Anyone using excel can generate descriptive statistics based on market data, such as the mean, standard deviation, kurtosis and skewness of returns, or even the percentage of winning trading days after specific holidays. Such descriptive statistics are for the most part useless for trading the markets and this fact is based on mathematics, not only common sense. Anyone who relies on descriptive statistics for trading the markets is doomed to fail.
Descriptive statistics are a way of describing data, usually a population under study. They cannot be used in trading to reach any conclusions about the profitability of any single trade but only of a sample of trades that is representative of the population. For example, we know that in the last 52 years, the market was up 37 times the day before Labor Day. Can we use this information to make money?
The above information is not useful. Obviously, the next trade can be a loser. This is similar to tossing a biased coin towards heads. Tails may still show up in the next toss. The bias will only be present only after a sufficient number of tosses. For example, this year the market dropped on Friday before Labor Day, which is what happened by the way. As a result, the win rate dropped to 100*37/53 = 69.81%. Three winners in a row are required so that 100*40/56 = 71.42%, which is slightly exceeds the previous win rate. If the bias is a property of the population, then eventually the win rate will return to its expected level. However, this is of no cancellation to someone who relied on that statistic to bet money. Actually, a streak of losers can wipe the speculator out before the win rate returns to its expected average. These scenarios are intuitive and common sense but financial bloggers who present useless statistics overlook them.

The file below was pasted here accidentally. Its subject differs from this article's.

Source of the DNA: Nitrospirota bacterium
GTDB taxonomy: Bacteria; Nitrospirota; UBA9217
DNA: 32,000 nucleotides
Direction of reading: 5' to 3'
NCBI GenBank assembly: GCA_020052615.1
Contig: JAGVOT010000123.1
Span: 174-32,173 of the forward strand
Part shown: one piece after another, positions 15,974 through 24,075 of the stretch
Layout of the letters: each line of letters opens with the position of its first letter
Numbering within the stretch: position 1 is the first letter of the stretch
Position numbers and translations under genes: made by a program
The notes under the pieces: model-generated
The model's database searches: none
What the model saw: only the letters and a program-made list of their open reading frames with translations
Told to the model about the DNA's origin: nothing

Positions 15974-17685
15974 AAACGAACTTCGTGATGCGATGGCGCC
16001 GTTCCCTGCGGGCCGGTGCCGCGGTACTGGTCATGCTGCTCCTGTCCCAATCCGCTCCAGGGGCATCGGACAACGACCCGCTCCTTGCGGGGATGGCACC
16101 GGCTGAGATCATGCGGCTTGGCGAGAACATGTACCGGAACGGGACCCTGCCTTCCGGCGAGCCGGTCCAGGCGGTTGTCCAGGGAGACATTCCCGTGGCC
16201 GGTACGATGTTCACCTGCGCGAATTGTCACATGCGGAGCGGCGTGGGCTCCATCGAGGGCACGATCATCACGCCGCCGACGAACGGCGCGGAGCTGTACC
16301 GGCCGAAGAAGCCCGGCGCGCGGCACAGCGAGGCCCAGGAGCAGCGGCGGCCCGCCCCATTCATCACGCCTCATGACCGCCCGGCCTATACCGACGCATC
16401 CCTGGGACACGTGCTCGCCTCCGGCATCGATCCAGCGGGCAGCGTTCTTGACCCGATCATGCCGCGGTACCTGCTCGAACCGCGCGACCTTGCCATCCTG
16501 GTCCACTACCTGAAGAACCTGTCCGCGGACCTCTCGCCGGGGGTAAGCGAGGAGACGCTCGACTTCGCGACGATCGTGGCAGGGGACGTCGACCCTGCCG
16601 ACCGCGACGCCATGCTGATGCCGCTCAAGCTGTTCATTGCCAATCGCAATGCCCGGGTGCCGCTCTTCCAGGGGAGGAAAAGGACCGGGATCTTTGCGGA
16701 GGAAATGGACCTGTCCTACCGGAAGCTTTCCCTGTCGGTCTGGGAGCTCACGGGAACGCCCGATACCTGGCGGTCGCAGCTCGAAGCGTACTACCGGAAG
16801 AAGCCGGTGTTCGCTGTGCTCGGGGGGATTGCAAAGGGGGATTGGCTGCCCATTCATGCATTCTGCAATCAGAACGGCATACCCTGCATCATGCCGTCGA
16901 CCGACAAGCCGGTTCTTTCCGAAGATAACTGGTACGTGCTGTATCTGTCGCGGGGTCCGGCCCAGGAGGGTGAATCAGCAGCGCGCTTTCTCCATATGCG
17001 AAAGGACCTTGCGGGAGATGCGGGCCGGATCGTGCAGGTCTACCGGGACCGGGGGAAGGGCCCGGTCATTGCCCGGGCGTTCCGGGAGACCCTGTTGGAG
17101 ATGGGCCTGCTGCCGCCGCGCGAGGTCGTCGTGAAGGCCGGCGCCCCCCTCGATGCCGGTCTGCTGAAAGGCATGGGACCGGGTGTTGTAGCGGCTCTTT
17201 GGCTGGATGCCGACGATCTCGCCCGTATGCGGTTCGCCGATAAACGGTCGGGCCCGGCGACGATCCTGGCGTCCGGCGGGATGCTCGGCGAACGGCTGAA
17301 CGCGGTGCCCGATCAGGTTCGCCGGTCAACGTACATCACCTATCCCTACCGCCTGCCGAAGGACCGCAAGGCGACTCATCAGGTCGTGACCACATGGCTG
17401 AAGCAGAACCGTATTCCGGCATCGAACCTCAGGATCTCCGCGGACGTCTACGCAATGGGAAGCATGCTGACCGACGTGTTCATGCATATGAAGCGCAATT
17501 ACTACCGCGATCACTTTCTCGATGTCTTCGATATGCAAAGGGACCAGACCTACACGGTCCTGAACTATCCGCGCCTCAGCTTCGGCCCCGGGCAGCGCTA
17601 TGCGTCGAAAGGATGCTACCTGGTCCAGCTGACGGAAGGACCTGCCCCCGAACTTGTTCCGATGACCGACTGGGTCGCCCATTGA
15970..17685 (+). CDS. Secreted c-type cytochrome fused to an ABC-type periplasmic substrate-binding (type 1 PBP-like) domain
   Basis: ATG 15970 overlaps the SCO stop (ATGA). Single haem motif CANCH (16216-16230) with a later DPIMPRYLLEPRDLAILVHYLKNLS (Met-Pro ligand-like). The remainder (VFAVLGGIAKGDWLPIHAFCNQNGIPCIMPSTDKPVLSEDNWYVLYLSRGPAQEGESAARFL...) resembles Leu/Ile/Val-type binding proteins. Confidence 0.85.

The next important consideration relies on mathematics. Suppose that the bias in the Labor Day example is not 71.15% but it is actually a little better than 50% and the sample so far was not sufficient to reflect the correct value of the parameter. Essentially, there was a random sequence of events that generated 37 winners in 52 trials, or a success rate of 71.15%, but as the number of trials gets large the success rate will converge to just above 50%. What is the number of trials, or years in the case of the specific example, required to be sure that we choose the wrong side of the trade with a small probability, let us say 1%?
The Chernoff bound provides an estimate of the minimum number of trials of n independent events of probability p so that the probability of choosing the wrong side is ε. The formula is shown below:
When p gets close to 0.5 it is clear that the number of required trials becomes very large. For example, for p = 0.51 (51%), and ε = 0.01, the required number of trials is close to 23,000. Therefore, only after 23,000 years we will be able to choose the wrong side with 1% probability at most in the case of a small bias of 51%. Even if we can live with a 10% error, then the required sample size is about 11,500. This is still to large for financial price series.
The problem is that we do not know how much our coin is biased, or referring to the Labor Day example, if the market is actually biased to generate more gains than losses on Fridays before the holiday. If we assume the presence of bias, then the number of trials necessary to choose the wrong side with a small probability is also small but such assumption is not justified. This is true in general when using descriptive statistics based on limited samples. If the sample is due to a random sequence and the assumed bias is a fluke, then the statistics are useless, something that is the case 99% of the time. Relying on statistical flukes and small samples leads to losses.
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